Thought for the Day – 14 November – Thursday of the Thirty Second week in Ordinary Time, Year C, Gospel: Luke 17:20–25
” … For behold, the kingdom of God, is in the midst of you.”
My Lord and my God!
St John Henry Newman (1801-1890)
“I am slow to master the great Truth, that Christ is, as it were, walking among us and, by His Hand, or eye, or voice bidding me to follow Him.
I do not understand, that His call, is a thing which takes place now.
I think it took place in the Apostles’ days but I do not believe in it, I do not look out for it in my own case.
I have not eyes to see the Lord – far different from the beloved Apostle, who knew Christ, even when the rest of the disciples knew Him not! When He stood on the shore after His Resurrection and bade them cast the net into the sea, “that disciple whom Jesus loved, said unto Peter, ‘It is the Lord!'” …
O my God, Thou does over-abound in mercy!
To live by faith is my necessity, from my present state of being and from my sin but Thou has pronounced a blessing on it. Thou has said, that I am more blessed if I believe in Thee, than if I saw Thee – My Lord and my God!”
Quote/s of the Day – 14 November – Thursday of the Thirty Second week in Ordinary Time, Year C, Gospel: Luke 17:20–25
” … For behold, the kingdom of God, is in the midst of you.”
” …[The Kingdom of God] … is within you. That is, it depends on your own wills and is in your own power, whether or not you receive it. Everyone, that has attained to justification, by means of faith in Christ and decorated by every virtue, is counted worthy, of the kingdom of heaven.”
St Cyril of Alexandria (376-444)
(Commentary on Luke, 117) Known as “The Pillar of Faith” Archbishop of Alexandria, Father & Doctor of the Church
“Pray to God:
‘You are the Spirit and I am only the trumpet and without Your breath I can give no sound.’”
St Joseph of Cupurtino (1603-1663)
“There is One very near you Who knocks at your door every hour of the day, Who begs you to listen to Him and to keep silence in order to hear Him.”
St Simon-Marie-Just Ranfer de Bretenières (1838-1866) Martyr
One Minute Reflection – 14 November – Thursday of the Thirty Second week in Ordinary Time, Year C, Gospel: Luke 17:20–25 and the Memorial of Saint Joseph Maria Pignatelli SJ (1737 – 1811)
” … For behold, the kingdom of God is in the midst of you.” … Luke 17:21
REFLECTION – “Is it difficult to faith to admit the word of Scripture concerning our connection with a world superior to us?… The world of spirits then, though unseen, is present, present, not future, not distant. It is not above the sky, it is not beyond the grave, it is now and here, “the kingdom of God is among us.” Of this the text speaks—”We look,” says St Paul, “not at the things which are seen, but at the things which are not seen, for the things which are seen are temporal but the things which are not seen are eternal” (2 Cor 4:18)…
Such is the hidden kingdom of God and, as it is now hidden, so in due season it shall be revealed. Men think that they are lords of the world and may do as they will. They think this earth their property and its movements in their power, whereas… it contains Christ’s little ones, whom they despise and His Angels, whom they disbelieve and these, at length, shall take possession of it and be manifested. At present, “all things,” to appearance, “continue as they were from the beginning of the creation” and scoffers ask, “Where is the promise of His coming?”(2 Pt 3:4) but at the appointed time there will be a “manifestation of the sons of God” and the hidden saints “shall shine out as the sun in the kingdom of their Father.” (Mt 13:43)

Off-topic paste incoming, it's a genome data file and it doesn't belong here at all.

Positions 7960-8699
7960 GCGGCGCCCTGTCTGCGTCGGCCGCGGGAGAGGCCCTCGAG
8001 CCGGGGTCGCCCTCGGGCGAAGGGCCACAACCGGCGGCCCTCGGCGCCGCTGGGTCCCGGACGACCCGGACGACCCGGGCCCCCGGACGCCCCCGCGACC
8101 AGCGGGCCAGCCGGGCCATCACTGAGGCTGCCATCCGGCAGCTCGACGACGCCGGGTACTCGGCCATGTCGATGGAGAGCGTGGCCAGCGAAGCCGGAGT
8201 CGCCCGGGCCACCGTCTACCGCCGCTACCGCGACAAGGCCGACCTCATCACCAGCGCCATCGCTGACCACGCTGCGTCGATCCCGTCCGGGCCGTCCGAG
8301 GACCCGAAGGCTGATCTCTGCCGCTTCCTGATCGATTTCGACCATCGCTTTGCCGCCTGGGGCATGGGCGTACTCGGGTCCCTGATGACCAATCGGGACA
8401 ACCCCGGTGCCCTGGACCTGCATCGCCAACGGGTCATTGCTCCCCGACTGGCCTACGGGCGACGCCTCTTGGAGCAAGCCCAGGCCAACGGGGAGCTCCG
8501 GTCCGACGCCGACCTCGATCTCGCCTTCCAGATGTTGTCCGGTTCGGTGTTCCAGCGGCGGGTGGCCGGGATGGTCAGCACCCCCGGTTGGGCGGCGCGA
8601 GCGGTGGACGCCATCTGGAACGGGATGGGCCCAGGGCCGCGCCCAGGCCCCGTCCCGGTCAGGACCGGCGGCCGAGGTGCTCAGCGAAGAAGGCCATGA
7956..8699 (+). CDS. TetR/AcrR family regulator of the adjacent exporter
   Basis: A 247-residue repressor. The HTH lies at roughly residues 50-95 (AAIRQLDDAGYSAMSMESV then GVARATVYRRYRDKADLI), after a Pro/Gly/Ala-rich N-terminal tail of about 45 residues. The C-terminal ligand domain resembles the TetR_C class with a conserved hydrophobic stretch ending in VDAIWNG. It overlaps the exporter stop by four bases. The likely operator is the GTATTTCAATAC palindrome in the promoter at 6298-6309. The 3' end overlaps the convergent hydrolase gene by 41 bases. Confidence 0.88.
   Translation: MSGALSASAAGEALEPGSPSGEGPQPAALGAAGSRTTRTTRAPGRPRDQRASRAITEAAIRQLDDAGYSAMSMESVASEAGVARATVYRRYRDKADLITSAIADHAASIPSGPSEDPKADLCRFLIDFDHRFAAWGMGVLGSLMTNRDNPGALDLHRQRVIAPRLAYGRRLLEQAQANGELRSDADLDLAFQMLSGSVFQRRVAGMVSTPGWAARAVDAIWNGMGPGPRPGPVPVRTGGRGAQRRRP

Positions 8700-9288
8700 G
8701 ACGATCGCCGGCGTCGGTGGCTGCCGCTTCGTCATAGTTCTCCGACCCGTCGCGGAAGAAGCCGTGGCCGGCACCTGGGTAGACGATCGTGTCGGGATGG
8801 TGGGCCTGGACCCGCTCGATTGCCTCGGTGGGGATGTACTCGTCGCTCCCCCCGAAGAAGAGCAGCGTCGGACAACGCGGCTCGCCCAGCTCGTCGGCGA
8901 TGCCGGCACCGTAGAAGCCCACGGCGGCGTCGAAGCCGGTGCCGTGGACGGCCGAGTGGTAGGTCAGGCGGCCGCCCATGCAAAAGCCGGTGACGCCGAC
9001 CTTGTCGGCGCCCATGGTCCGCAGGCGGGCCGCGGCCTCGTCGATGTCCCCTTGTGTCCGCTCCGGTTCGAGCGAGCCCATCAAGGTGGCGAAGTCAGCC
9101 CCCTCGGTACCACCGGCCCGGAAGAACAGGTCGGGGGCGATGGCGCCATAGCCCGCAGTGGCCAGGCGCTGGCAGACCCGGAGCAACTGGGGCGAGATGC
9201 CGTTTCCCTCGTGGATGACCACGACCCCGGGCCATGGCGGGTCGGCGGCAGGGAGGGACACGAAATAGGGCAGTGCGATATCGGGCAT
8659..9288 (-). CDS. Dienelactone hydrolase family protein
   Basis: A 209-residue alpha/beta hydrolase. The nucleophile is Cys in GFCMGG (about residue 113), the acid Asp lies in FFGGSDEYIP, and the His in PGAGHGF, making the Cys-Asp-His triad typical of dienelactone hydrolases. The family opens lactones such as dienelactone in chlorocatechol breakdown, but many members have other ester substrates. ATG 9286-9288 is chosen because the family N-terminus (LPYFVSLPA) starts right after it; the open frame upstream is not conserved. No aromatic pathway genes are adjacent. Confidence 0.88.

When the Angels appeared to the shepherds, it was a sudden appearance—“Suddenly there was with the Angel a multitude of the heavenly host” (Lk 2:13). How wonderful a sight! The night, had before that, seemed just like any other night – they were keeping watch over their sheep, they were watching the night as it passed. The stars moved on—it was midnight. They had no idea of such a thing when the Angel appeared. Such are the power and virtue hidden in things which are seen and at God’s will, they are manifested.” … St John Henry Newman (1801-1890) Cardinal, founder of the Oratory in England, Theologian – PPS “The Invisible world” vol.4, no.13
PRAYER – Our Father, hallowed be Your name, Your kingdom come, Your will be done! Grant us Lord, a true knowledge of our salvation, so that freed from fear and from the power of our foes, we may serve You faithfully, all the days of our lives and thus attain eternal joy with You. May the prayers of St Joseph Pignatelli on our behalf, be a succour to us all. Through our Lord Jesus Christ with the Holy Spirit, one God for all eternity, amen.
Our Morning Offering – 14 November – Thursday of the Thirty Second Weeek in Ordinary Time, Year C and the Memorial of St Joseph Maria Pignatelli SJ (1737 – 1811)
Prayer for Submission to Divine Providence By St Joseph Maria Pignatelli SJ (1737 – 1811)
My God, I do not know
what must come to me today.
But I am certain
that nothing can happen to me
that You have not foreseen, decreed
and ordained from all eternity.
That is sufficient for me.
I adore Your impenetrable
and eternal designs,
to which I submit with all my heart.
I desire, I accept them all
and I unite my sacrifice to that of
Jesus Christ, my Divine Saviour.
I ask in His name
and through His infinite merits,
patience in my trials
and perfect and entire submission,
to all that comes to me
by Your good pleasure.
Saint of the Day – 14 November – Saint Joseph Maria Pignatelli SJ (1737 – 1811) Religious Priest of the Society of Jesus, known as “Restorer of the Society of Jesus” and “The Second Founder of the Society of Jesus” – born as José María Pignatelli on 27 December 1737 in Zaragoza, Spain and died on 15 November 1811, aged 73, in Rome. Patronage – Jesuit Novices.
Saint Joseph Pignatelli was born in Saragossa, Spain, of noble descent. His mother died when he was six and his father moved with the younger children to Naples but within four years his father also died.